There is an unceasing interest in a global understanding of the processes governing the Earth involving a broad variety of Remote Sensing imaging sensors. The challenge is the exploration of these images and the timely delivery of focused information and knowledge in a simple understandable format. Remote Sensing image analysis and information extraction are postulating additional challenges emerging from its very particular nature:
The new generation video coding systems define new tools to efficiently compress video contents at high frame rate, high resolution (4K and 8K), high bit depth and wide colour gamut. The latest video coding standard, High Efficiency Video Coding (HEVC), was finalized in January 2013 and its scalable (SHVC) and Multi-View (MV-HEVC) extensions in July 2014. The HEVC standard and its extensions are expected to be adopted in the upcoming years as solution for different emerging video services including 4K live video streaming, 4K and 3D broadcast and IP TV, …
Privacy and security of these contents is a hot research topic and such solutions should be carefully designed to meet with both security and complexity requirements. Complexity requirement poses significant power and performance challenges for battery-operated devices such as smartphones and tablets, as well as for real-time and low delay applications such as video conferencing.
This special session will focus on efficient encryption and watermarking algorithms for video content coded in the HEVC standard and its extensions. This session includes, but not limited to, topics related to joint compression-encryption, joint compression-watermarking and selective video encryption solutions in the new generation video coding systems (HEVC, SHVC, MV-HEVC and 3D-HEVC). In addition, this special session gathers researchers from academia and industry with interdisciplinary background including encryption, watermarking, video coding, optimized algorithms as well as multimedia security and privacy.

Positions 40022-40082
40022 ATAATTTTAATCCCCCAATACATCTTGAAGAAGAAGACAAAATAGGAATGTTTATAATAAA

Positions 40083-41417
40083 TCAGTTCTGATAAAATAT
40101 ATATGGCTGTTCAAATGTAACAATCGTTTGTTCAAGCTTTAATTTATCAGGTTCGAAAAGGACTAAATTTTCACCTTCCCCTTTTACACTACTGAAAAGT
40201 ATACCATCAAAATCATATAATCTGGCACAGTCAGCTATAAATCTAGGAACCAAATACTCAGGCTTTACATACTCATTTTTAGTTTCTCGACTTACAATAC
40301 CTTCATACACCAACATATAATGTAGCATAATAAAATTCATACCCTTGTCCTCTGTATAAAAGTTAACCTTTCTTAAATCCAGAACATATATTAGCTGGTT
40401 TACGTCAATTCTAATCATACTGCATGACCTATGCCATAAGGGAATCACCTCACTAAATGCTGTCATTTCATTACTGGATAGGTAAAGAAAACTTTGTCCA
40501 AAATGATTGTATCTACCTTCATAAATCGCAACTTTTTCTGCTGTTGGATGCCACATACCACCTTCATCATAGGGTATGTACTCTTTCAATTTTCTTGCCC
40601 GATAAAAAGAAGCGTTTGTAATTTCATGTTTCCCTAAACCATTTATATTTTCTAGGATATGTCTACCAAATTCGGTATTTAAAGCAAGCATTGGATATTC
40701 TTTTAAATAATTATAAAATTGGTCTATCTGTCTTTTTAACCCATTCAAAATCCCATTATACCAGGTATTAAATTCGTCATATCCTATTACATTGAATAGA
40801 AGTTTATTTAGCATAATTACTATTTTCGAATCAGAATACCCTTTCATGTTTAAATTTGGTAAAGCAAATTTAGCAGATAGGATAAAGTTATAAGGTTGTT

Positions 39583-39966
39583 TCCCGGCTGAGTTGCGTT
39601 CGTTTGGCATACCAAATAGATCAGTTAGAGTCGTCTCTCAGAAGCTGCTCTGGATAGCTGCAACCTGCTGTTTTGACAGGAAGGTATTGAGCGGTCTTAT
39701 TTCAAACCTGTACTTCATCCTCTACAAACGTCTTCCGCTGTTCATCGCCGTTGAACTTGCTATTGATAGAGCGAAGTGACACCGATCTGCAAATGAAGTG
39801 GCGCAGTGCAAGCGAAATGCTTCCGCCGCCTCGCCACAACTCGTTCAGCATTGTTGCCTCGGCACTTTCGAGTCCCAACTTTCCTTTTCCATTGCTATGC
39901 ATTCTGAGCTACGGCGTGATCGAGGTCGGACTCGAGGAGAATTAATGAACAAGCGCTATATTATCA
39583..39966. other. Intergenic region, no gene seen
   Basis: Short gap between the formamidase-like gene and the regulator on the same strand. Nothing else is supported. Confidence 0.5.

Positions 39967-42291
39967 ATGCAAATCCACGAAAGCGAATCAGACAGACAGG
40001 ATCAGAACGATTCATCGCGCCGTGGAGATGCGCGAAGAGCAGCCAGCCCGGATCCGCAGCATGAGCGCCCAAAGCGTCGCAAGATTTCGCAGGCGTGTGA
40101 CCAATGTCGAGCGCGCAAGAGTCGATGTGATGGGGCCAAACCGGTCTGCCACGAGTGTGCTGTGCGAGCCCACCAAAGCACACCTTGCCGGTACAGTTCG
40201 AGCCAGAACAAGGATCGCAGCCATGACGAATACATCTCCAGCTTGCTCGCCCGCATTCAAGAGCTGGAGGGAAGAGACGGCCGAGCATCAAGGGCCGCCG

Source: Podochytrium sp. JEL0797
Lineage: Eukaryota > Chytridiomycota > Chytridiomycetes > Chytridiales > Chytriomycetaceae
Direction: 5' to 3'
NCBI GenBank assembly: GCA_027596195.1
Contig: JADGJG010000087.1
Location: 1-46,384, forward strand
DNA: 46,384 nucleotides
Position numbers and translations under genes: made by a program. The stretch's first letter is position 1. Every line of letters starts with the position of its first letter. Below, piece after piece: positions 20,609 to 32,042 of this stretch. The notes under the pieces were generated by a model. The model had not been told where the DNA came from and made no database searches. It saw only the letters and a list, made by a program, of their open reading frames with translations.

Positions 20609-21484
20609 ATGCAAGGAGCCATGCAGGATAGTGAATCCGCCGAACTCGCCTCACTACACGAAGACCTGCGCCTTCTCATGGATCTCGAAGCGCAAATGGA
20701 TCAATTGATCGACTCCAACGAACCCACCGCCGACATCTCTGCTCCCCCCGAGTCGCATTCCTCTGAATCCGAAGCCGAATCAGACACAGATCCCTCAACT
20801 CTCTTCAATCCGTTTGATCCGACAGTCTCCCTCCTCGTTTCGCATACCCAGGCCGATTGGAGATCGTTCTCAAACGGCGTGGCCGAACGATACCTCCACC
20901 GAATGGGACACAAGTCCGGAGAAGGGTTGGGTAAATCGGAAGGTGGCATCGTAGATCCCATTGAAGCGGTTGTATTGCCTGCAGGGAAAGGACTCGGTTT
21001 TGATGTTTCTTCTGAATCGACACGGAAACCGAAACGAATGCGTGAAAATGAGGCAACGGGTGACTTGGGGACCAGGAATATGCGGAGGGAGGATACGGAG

Handheld mobile devices, such as smart camera phones, have great potential for emerging mobile visual search and augmented reality applications, such as location recognition, scene retrieval, product search, or CD/book cover search. In real-world mobile visual search applications, the reference database typically has millions of images and can only be stored on the remote server(s). Therefore, online querying involves transferring the query image from the mobile device to the remote server. This query delivery is often over a relatively slow wireless link. As a result, the quality of the user experience heavily depends on how much information has to be transferred. This issue becomes even more crucial when we move towards streaming augmented reality applications. Indeed, this time consuming query delivery is often unnecessary, since the server only performs similarity search rather than query image reconstruction. With the ever growing computational power on mobile devices, recent works have proposed to directly extract compact visual descriptor(s) from the query image on the mobile end, and then send this descriptor over the wireless link with a low bit rate. This descriptor is expected to be compact, discriminative, and meanwhile efficient in extraction to reduce overall query delivery latency. In particular, the research, development, and standardization of compact descriptors for visual search are involving big industry efforts from Nokia, Qualcomm, Aptina, NEC, etc.
W. Clem KARL
Charles A. BOUMAN